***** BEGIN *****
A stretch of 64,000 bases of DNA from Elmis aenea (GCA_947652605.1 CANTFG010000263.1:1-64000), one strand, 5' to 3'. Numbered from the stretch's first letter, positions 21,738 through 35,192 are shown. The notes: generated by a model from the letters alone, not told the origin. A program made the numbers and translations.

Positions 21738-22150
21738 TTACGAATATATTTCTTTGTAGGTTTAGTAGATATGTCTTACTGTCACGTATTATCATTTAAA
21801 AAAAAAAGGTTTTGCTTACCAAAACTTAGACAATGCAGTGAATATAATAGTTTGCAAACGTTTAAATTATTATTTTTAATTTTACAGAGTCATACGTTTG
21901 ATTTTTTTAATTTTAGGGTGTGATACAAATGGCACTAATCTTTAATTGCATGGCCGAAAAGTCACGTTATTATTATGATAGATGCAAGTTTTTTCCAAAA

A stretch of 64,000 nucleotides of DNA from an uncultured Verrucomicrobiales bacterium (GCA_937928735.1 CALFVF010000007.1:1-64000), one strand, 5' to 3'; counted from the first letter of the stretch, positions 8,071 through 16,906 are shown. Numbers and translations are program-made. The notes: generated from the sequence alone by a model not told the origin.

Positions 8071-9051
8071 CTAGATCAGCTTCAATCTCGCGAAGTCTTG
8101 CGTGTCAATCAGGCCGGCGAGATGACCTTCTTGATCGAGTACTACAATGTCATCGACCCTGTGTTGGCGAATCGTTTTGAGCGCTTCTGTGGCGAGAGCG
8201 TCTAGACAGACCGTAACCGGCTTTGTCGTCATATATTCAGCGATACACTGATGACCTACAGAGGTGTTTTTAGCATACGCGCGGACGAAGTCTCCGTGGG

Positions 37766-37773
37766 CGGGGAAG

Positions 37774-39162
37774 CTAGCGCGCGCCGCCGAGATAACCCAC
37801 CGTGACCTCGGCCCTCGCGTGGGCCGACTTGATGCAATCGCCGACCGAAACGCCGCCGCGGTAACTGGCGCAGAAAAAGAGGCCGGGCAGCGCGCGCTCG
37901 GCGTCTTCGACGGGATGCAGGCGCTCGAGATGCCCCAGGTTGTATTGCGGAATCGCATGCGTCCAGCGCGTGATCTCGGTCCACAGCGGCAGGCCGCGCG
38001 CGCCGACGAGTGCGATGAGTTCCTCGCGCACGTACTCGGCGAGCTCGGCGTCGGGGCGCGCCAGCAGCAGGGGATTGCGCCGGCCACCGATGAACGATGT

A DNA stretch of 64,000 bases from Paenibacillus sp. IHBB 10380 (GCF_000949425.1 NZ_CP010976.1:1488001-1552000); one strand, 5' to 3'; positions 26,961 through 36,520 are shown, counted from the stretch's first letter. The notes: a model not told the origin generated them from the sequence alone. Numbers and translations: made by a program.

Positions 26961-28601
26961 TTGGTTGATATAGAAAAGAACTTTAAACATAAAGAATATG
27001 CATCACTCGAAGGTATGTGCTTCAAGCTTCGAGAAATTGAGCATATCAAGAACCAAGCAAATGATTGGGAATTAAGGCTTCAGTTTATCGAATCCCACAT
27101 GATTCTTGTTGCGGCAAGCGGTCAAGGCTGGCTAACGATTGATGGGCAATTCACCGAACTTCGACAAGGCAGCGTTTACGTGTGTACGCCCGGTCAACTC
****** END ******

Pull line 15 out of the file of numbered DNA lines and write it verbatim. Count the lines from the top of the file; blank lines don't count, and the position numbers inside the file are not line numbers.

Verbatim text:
37801 CGTGACCTCGGCCCTCGCGTGGGCCGACTTGATGCAATCGCCGACCGAAACGCCGCCGCGGTAACTGGCGCAGAAAAAGAGGCCGGGCAGCGCGCGCTCG